My Adventure Through Our Family Tree Branches

For over 50 years my Dad researched both his and my Mom's family tree branches - and loved every minute of it! Trying to fulfill the promise I made him the last month of his life, I have spent the past four years continuing where he left off - finding out about all the many family members who came before us, from the many branches of our family trees. The histories will still be published as my Dad always wanted. But what he wanted most was to share the stories of the people who came before us - the places they lived, the cultures of the times, the families they created, and the circumstances - good and bad - that would one day lead to us, their descendants. These are the stories of my Mom's families. . . .

Surnames in this Blog


Sunday, September 18, 2011

SATURDAY'S STRUCTURE - Charlie's Transfer Company

Charles Clinton Flemming (1854-1932) started Charlie's Transfer Company in Birmingham, Alabama, in 1902. Charlie, as he was called, is my great-great-grandfather. Charlie was born in Darlington, South Carolina, the oldest son of James Benjamin Flemming (1827-1907) and Sarah Linza Jackson (1837-1902), my great-great-great-grandparents. He moved with his parents first to Cassville, Georgia, before the Civil War, then to Rome, Georgia, when Cassville was burned down. Here he met and married Elizabeth Agnes "Lizzie" McCaffrey (1858-1922). They had ten children, eight surviving to adulthood. Their oldest child was my great-grandfather, Harry Clinton Flemming (1878-1955).

By 1888 Charlie had moved to Birmingham with the Alabama Great Southern Railroad. He worked primarily as general yardmaster at the freight depot, located on Morris Avenue between 16th and 17th streets. [The yardmaster would oversee switching and yard operations where trains are "made up" or prepared for their next service and schedule maintenance of trains.] He was a large man, 6'6" and 300 pounds. In 1902 he retired from the railroad and started Charlie's Transfer Company.

Charles Clinton Flemming

Charlie's Transfer was located at 2111-2113 Fifth Avenue South on Birmingham's Southside, next door to the Coca-Cola company. It was known to the Flemming family as "the stables" since it began as a horse and wagon outfit, later switching to trucks. The business apparently flourished. The company were movers of furniture, machinery, safes; provided general storage; and were general distributors and handled bonded goods.

Over the years many family members earned their living here. Oldest son Harry, while employed as an Engineer with the Alabama Great Southern RR, also kept the books for the transfer company, becoming Vice President at one time. Charles Clinton, Jr. (1884-1935) started in the family business as a Clerk, later became Treasurer for a number of years and was made President when his father retired. Son James Benjamin (1889-1932) became a Collector for the company and held various positions, including Clerk and Foreman, eventually serving as Secretary-Treasurer and Vice President. Son Thomas Joseph (1896-1918) was Bookkeeper before his death at age 22 from the Spanish Flu (at the height of the 1918 Pandemic).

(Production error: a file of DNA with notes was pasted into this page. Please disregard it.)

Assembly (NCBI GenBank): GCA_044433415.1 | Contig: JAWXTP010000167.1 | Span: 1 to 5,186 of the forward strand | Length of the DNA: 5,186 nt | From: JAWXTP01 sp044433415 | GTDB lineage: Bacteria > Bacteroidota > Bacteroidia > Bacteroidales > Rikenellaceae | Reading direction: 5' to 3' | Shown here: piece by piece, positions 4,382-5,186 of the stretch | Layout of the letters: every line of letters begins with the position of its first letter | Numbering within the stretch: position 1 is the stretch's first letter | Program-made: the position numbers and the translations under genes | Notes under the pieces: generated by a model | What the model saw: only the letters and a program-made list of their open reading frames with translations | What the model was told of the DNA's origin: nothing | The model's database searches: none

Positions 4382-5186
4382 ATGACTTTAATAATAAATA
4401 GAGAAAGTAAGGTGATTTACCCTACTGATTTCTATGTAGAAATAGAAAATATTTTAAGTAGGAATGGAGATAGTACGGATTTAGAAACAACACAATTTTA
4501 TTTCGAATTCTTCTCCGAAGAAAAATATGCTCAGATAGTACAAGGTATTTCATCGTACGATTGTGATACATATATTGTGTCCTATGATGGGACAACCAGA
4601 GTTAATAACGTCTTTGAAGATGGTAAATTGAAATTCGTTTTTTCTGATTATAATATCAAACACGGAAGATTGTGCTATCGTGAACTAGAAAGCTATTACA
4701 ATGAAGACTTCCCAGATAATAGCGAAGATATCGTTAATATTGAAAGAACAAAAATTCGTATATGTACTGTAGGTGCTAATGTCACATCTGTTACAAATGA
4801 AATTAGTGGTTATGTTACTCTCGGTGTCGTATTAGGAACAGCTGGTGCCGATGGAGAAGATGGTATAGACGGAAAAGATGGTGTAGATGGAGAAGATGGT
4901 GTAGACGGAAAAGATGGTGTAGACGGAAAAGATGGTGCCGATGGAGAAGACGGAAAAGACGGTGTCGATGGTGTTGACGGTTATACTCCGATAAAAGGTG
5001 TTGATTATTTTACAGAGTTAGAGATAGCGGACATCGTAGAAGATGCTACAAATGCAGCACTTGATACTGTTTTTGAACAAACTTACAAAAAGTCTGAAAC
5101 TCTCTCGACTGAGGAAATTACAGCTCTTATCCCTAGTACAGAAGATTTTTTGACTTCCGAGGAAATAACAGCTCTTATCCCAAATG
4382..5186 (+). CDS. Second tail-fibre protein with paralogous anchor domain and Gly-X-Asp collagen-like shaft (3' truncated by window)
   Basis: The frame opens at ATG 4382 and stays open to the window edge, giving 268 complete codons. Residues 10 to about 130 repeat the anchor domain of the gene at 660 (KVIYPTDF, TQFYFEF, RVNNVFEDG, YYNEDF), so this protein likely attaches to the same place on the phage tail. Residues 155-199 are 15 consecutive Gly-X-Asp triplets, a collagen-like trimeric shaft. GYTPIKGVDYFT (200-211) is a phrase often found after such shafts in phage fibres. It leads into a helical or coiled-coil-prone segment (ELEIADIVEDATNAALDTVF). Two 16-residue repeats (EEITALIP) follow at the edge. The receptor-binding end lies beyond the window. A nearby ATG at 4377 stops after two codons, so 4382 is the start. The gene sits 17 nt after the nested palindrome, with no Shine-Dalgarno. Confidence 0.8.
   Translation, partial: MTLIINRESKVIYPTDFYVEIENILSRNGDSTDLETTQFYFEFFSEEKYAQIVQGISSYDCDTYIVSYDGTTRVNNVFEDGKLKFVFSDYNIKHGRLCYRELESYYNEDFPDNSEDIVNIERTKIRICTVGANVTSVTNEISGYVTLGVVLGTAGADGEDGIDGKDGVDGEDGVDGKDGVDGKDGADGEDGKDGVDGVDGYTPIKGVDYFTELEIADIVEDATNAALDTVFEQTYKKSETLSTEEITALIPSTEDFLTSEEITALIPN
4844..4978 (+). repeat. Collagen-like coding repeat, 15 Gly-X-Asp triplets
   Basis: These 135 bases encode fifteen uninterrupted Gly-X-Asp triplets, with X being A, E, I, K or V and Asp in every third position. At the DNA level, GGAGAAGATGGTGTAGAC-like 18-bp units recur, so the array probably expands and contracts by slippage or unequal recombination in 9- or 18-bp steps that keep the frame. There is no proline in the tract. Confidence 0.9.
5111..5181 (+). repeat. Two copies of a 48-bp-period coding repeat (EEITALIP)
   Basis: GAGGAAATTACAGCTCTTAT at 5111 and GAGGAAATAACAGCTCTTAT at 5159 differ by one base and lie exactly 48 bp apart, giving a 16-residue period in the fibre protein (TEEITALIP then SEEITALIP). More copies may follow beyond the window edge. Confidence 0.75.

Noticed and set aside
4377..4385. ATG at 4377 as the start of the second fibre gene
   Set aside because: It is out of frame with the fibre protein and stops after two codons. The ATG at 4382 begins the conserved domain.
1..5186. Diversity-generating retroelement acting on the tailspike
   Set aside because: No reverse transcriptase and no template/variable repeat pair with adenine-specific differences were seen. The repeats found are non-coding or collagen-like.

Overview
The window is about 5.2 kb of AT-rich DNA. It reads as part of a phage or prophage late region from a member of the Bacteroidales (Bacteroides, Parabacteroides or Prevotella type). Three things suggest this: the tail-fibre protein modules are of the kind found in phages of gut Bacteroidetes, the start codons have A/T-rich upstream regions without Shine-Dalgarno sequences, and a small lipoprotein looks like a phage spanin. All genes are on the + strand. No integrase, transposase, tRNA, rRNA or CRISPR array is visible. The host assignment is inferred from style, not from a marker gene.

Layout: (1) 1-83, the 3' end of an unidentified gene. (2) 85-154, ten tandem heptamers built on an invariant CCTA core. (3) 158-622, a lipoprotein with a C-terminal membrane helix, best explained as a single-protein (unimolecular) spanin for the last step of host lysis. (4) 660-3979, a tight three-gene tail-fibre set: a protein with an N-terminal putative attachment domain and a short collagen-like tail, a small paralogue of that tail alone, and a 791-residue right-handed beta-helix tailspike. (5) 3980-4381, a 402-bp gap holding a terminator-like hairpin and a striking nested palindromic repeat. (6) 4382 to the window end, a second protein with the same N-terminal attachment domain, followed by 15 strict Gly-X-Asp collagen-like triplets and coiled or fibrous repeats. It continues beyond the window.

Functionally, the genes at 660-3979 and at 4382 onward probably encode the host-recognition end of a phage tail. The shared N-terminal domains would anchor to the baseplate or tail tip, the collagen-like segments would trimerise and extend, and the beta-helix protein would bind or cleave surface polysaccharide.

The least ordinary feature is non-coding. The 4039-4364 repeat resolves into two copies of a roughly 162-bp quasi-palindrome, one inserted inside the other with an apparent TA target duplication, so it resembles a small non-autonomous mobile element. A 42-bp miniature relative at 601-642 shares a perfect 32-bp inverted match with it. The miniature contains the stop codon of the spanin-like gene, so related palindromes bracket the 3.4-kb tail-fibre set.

Unfortunately the Great Depression caused the company to close. By 1937 several family members had restarted the company as Flemming Transfer and Warehouse Company. That year the Birmingham City Directory listed Elizabeth Cahalan Flemming (1891-1972), the widow of James B. Flemming, as President of Flemming Transfer & Warehouse Company. Catherine Cahalan (1911-1985), oldest daughter of James and Elizabeth, was listed as Sec.-Treas., and their oldest son Charles Clinton (1915-1982) was listed as the company's Vice President. The company was located at 2305 Morris Avenue. That company continues to operate today as Flemming Transfer, located at 2701 11th Avenue North in downtown Birmingham, and is still owned and operated by descendants of Charles Clinton Flemming. (My husband and I hired them for a move and they were great!)

The following article appeared in Birmingham Coca-Cola's 75th Anniversary Newspaper, describing how Charlie Flemming, and his company, had a major impact on Coke's early start in the city:

Coca-Cola's first retired employe was mule
"When I joined the Coca-Cola Bottling Company here in Birmingham in 1919 as garage superintendent, I found that my job would be more than just taking care of our small fleet of trucks.
Because stabled at one end of the garage, with no gate on the stall, was the company's first retired employe - a mule. Named Bird.